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Colemak Attack


I'm messing around with alternative keyboard layouts and it occurred to me that I should try and qualify their potential impact on my day-to-day work.

What is Colemak?

According to the website:

Colemak is a modern alternative to the qwerty and Dvorak layouts. It is designed for efficient and ergonomic touch typing in English.

In the spirit of some of my other posts, I thought it would be interesting to try and visualize the potential differences. While you can find similar tools online, I look at these exercises as a kind of kata. It's like building a library of patterns in my head so that when I see a similar problem in the future I have a point of reference.

I set about analyzing and visualizing a heatmap for the keyboard positions in both the standard qwerty layout, and compare it to Colemak. For fun, I figured I'd give it a shot in Emacs lisp.


The first (and tedious) part is to define the x and y positions of characters on the keyboard layout, according to the SVG image above. This was done by manually checking the image in Inkscape.

      '(("`" 30 270)
        ("1" 90 270)
        ("2" 150 270)
        ("3" 210 270)
        ("4" 270 270)
        ("5" 330 270)
        ("6" 390 270)
        ("7" 450 270)
        ("8" 510 270)
        ("9" 570 270)
        ("0" 630 270)
        ("-" 690 270)
        ("=" 750 270)
        ("Q" 120 210)
        ("W" 180 210)
        ("F" 240 210)
        ("P" 300 210)
        ("G" 360 210)
        ("J" 420 210)
        ("L" 480 210)
        ("U" 540 210)
        ("Y" 600 210)
        (";" 660 210)
        ("[" 720 210)
        ("]" 780 210)
        ("\\" 840 210)
        ("A" 135 150)
        ("R" 195 150)
        ("S" 255 150)
        ("T" 315 150)
        ("D" 375 150)
        ("H" 435 150)
        ("N" 495 150)
        ("E" 555 150)
        ("I" 615 150)
        ("O" 675 150)
        ("'" 735 150)
        ("Z" 165 90)
        ("X" 225 90)
        ("C" 285 90)
        ("V" 345 90)
        ("B" 405 90)
        ("K" 465 90)
        ("M" 525 90)
        ("," 585 90)
        ("." 645 90)
        ("/" 705 90)))

From there, I've made a hash table to track the character counts along with a helper function that consumes a list of the type in the above mapping and adds a 0 for the initial value to the tail of the list.

(setq *KB-CHARACTER-COUNTS* (make-hash-table))

(defun make-counter-hash (param-list hash-table)
  (puthash (string-to-char (first param-list))
           (nreverse (cons 0 (nreverse (rest param-list))))

Due to the format of the value-side of this hash table (("C" 285 90 0)), I also need a function to increment a given key. It does this by first picking out the value for a given key and then incrementing the last list element:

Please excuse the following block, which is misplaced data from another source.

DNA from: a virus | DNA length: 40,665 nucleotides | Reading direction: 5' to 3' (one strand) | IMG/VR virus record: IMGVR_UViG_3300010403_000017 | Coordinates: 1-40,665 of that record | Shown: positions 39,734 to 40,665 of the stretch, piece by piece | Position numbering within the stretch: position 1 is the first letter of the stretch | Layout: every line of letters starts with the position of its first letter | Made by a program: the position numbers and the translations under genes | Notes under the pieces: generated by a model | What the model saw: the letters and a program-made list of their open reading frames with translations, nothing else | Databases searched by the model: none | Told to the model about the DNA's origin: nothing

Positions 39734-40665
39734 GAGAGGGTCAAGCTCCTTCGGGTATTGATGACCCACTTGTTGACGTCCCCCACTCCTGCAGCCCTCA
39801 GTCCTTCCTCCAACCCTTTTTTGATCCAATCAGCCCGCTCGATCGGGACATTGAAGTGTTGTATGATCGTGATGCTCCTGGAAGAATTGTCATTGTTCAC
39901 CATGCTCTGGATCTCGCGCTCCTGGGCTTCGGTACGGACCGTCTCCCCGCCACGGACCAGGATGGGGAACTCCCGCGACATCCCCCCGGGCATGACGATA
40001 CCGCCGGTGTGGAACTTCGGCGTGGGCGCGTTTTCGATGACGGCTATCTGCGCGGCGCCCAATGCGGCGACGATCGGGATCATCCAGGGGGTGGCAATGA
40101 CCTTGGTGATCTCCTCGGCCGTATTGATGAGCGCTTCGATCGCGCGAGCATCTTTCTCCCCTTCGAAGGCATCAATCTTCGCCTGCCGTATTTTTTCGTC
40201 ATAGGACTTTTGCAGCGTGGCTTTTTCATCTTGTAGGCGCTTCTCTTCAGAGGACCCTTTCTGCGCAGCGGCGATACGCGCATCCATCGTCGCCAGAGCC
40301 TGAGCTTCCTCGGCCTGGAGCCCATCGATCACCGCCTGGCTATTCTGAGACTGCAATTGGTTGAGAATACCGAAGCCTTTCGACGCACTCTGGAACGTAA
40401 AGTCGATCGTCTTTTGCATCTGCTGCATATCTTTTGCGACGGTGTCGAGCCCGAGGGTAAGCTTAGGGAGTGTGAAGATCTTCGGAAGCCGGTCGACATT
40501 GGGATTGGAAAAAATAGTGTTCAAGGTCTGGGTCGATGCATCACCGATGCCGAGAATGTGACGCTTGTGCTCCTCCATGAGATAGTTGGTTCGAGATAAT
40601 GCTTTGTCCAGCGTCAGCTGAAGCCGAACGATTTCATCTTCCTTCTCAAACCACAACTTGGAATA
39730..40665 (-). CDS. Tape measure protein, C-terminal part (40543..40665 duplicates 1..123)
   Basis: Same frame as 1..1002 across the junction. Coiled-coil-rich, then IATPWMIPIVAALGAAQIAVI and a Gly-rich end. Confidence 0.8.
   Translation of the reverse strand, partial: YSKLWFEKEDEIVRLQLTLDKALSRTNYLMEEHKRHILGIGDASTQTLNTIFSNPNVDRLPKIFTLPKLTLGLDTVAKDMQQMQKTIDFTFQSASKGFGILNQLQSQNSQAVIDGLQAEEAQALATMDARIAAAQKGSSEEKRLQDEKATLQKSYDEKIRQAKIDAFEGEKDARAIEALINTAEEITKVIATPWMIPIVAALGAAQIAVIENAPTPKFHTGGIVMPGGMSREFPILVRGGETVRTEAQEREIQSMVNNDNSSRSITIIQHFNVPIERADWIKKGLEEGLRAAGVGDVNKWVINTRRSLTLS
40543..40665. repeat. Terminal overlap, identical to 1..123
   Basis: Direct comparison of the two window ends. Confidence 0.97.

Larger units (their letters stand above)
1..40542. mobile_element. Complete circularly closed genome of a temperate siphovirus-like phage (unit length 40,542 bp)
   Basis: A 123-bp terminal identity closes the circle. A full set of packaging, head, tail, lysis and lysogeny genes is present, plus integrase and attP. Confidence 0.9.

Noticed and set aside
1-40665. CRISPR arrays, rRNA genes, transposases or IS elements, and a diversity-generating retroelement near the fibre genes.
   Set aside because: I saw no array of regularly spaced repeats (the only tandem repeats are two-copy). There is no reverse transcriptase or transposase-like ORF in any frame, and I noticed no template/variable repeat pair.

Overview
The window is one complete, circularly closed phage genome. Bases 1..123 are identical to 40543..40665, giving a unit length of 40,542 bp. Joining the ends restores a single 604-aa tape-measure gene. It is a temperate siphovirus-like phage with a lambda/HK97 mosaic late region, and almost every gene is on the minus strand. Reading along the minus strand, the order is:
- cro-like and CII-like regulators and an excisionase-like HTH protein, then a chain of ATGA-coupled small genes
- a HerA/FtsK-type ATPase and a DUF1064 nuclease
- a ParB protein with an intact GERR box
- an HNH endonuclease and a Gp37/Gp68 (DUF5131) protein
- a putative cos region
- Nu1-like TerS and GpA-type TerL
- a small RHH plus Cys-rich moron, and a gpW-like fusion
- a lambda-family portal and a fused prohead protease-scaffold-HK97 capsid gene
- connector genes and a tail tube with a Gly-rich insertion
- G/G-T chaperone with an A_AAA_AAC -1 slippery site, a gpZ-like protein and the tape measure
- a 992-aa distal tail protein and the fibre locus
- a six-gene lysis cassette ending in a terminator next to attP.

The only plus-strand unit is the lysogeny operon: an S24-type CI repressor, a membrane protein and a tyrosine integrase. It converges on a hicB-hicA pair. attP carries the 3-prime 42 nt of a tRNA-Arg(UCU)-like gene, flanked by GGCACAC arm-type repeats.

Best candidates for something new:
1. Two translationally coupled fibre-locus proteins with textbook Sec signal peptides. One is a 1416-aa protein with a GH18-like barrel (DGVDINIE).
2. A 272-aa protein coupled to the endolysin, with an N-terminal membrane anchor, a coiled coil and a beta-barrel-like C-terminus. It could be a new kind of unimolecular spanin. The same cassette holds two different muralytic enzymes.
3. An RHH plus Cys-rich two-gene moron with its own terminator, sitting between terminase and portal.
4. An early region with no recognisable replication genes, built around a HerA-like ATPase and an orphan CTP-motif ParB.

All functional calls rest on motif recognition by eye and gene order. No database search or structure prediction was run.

(defun increment-counter (c counter-hash-table)
  (if (gethash c counter-hash-table)
      (incf (caddr (gethash c counter-hash-table)))))

The last piece to construct the hash table is to insert all of the keys, it accomplishes as much by invoking mapcar over a partially-applied anonymous function, where the partial is the position mappings list:

(mapcar (lambda (l) (make-counter-hash l *KB-CHARACTER-COUNTS*))

With that amount of setup done, I can simply apply the incrementer over a body of text. For a relevant corpus of text, I've concatenated together all of the posts to-date in this blog. Emacs can take, as a string, the entire contents of an open buffer:

(with-current-buffer "all-posts.txt"
  (cl-loop for c across (upcase (buffer-string))
           do (increment-counter c *KB-CHARACTER-COUNTS*)))

The result is an emacs buffer (named *HEATMAP-DATA*) that looks like this (albeit longer):

30 270 1579
90 270 1156
150 270 814
210 270 495
270 270 442
330 270 406
390 270 321

Visualizing It

Back to gnuplot for this one, although the results have been harder to come by than I anticipated. While there is some support for heatmaps in gnuplot, this particular case proved annoying to get to what I consider satisfactory.

unset xtics
unset ytics
unset colorbox

set terminal svg size 900,300
set output "colemak.svg"

# treat the data as x, y, z positions
set dgrid3d
# pm3d refers to palette-mapped, to give us a color-based z-scale
set pm3d map interpolate 1,1

splot "colemak.dat"

The layout looks like this (courtesy of wikimedia, CC BY-SA 3.0):

Colemak keyboard layout

And the usage heatmap for all of the posts on this blog, were I to have used it:

Colemak keyboard heatmap

qwerty Comparison

Using the same technique, but substituting those x and y values for the keys that are different results in the following graphic for keyboard usage under qwerty (also from wikimedia):

qwerty keyboard layout

qwerty keyboard heatmp


The end result isn't perfect, I would have preferred to have either overlaid the keyboard image itself onto the heatmap, or have more precise key-tracking than my (admittedly basic) center of key position with interpolation.

As to the keyboard layout, I haven't entirely switched over but I do think I'll give it a shot, the image demonstrates pretty well just how home-row focused Colemak ends up being. I'm not pretty well aware of how many "reaches" I make in my day to day typing under qwerty.